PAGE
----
The 6 Sex Tech Companies Facing Lawsuits for Patent Infringement
Legal troubles may dramatically change the market for remote sex.
California-based company TZU Technologies is suing six sex tech companies for willful infringement of its patent that controls the remote sex market.
Called Method and device for interactive virtual control of sexual aids using digital computer networks, the patent covers the communication of sex toys over the Internet. It’s nicknamed the ‘268, which are the last three digits of its U.S. patent number.
According to the Vstroker [NSFW] founder who goes by the name Troy Peterson, TZU Technologies recently obtained the rights to the patent from his company Hassex, Inc. It’s unclear whether Peterson still owns Hassex, Inc., but we will have further information on the subject in the coming week.
The sex tech companies being sued include:
This is not shocking news. In its June newsletter, Comingle said shipment of its Mod vibrator was delayed after receiving a cease and desist letter from a patent holder. We can only assume the company was referring to the ‘268.
However, in the same message the company made it seem like the legal woes had been resolved, saying “…it took up a lot of our time. We're back on track now though.”
Comingle specializes in making open-source sex technology.
Named as Happy Haptics, Inc. in the lawsuit, FriXion is an adult social platform that allows users to have online sex with one another through Internet-connected devices. It’s private and still in beta.
The most touted device it supports is the Novint Falcon, which was originally used in shooting games, but repurposed to hold sex gadgets like dildos and male sex sleeves.
FriXion co-founder Seth spoke to Future of Sex last year. He was full of optimism that his virtual sex system would move ahead, citing that he’d made agreements with patent owners who held wide-ranging rights to remote sex.
“Where people have failed, where we haven’t, is making the deals,” he said.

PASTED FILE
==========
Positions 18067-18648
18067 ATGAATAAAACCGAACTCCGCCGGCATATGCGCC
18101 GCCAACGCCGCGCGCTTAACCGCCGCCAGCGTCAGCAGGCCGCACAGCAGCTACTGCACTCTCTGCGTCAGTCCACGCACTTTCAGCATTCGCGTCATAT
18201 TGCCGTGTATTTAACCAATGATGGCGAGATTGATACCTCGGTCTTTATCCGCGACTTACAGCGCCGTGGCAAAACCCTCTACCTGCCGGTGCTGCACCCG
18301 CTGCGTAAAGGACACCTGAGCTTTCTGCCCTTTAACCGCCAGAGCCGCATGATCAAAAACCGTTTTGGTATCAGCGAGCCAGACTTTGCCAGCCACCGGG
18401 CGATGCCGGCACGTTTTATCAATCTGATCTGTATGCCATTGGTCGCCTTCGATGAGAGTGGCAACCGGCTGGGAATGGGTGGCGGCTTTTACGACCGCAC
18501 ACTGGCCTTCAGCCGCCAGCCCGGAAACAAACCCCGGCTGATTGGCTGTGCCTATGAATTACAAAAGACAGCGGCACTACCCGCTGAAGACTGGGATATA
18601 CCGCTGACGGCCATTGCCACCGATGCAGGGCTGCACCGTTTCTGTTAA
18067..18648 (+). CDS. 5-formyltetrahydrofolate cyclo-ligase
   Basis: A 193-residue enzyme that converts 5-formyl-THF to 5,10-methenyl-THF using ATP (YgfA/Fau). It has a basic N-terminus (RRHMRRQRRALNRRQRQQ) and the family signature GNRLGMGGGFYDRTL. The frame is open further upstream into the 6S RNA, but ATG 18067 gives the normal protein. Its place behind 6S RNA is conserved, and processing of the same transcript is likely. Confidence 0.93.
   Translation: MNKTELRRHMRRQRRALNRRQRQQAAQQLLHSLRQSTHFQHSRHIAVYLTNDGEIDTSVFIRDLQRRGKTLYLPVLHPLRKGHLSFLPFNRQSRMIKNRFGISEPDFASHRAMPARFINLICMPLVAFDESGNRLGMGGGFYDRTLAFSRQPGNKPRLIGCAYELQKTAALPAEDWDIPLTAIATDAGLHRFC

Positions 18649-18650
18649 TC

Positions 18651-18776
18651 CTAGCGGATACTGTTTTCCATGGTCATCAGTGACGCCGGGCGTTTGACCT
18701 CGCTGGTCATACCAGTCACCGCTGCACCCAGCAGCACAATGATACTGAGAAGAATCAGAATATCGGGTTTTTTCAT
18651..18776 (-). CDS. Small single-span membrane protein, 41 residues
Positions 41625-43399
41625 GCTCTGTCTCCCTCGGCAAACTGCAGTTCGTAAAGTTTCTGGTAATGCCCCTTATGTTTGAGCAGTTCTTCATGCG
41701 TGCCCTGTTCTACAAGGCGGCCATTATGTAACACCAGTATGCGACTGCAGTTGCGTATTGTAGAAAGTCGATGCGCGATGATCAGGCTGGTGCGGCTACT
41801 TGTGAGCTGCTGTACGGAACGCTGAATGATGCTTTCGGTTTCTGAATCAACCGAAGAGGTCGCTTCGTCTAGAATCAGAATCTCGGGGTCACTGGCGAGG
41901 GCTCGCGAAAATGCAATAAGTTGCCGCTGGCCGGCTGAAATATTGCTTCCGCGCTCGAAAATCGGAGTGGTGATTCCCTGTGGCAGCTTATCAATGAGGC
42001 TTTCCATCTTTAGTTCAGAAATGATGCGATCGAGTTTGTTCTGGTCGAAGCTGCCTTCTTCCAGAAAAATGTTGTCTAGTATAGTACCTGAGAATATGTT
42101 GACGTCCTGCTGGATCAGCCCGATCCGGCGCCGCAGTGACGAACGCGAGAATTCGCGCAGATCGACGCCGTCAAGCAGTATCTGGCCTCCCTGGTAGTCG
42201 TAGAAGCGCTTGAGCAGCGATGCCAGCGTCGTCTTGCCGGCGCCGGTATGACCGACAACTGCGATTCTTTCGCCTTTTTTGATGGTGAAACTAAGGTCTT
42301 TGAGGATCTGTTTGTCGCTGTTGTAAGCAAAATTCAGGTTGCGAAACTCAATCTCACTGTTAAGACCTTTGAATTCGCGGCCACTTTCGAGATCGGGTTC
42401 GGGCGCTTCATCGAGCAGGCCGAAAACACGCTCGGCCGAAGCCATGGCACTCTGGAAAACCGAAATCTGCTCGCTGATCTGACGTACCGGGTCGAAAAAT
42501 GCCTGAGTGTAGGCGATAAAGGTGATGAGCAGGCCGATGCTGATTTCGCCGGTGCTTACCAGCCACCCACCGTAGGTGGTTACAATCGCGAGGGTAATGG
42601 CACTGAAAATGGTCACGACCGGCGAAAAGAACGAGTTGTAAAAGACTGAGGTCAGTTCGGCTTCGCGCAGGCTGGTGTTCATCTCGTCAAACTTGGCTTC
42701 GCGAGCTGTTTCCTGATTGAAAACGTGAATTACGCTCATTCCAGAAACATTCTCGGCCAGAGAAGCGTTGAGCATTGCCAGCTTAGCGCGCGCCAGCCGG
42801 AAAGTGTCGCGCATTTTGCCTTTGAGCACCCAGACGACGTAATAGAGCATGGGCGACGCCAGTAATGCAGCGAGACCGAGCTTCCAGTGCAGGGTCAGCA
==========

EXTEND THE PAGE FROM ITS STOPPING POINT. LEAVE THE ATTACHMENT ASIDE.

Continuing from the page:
Trouble with the ‘268 is nothing new for the makers of the RealTouch. In 2010, Internet Services, LLC, was sued for patent infringement by Hassex, Inc. and New Frontier Technologies Corporation.
The company was forced to stop selling the interactive sex device in 2014, five years after it hit the market. It couldn’t afford to continue licensing and manufacturing the product.
In the current round of lawsuits, both Internet Services, LLC and WMM Holdings, LLC are being sued for selling RealTouch products.
LovePalz, under the company Winzz, LLC, sells interactive sex devices for men and women. In October 2014, it launched a beta version of its adult social network called the LovePalz Club.
Vibease is a wearable, smart vibrator controlled by Android devices and iPhones. The silicone sex device syncs its movements to go along with action in erotic audio stories.
Also being sued are Holland Haptics, which created a virtual handholding device called Frebble. Named with them is the crowdfunding platform Kickstarter, which allowed the company to raise funds on its website
What does this mean for the future of remote sex? If TZU Technologies is successful, the above players will likely be locked out of the market, limiting what teledildonic products are available in a fledgling industry. Either way, the companies may face financial trouble after paying legal fees and have difficulty staying afloat.
However, whatever happens, the ‘268 patent is set to expire in 2018, meaning concerns over its stronghold on the development of sex tech could soon be history.
We will provide updates to the patent lawsuits as they develop. Also, stay tuned because in the next week Future of Sex plans to share more about the history of the ‘268 patent and shed more insight on the current legal situation.
Featured image source: succo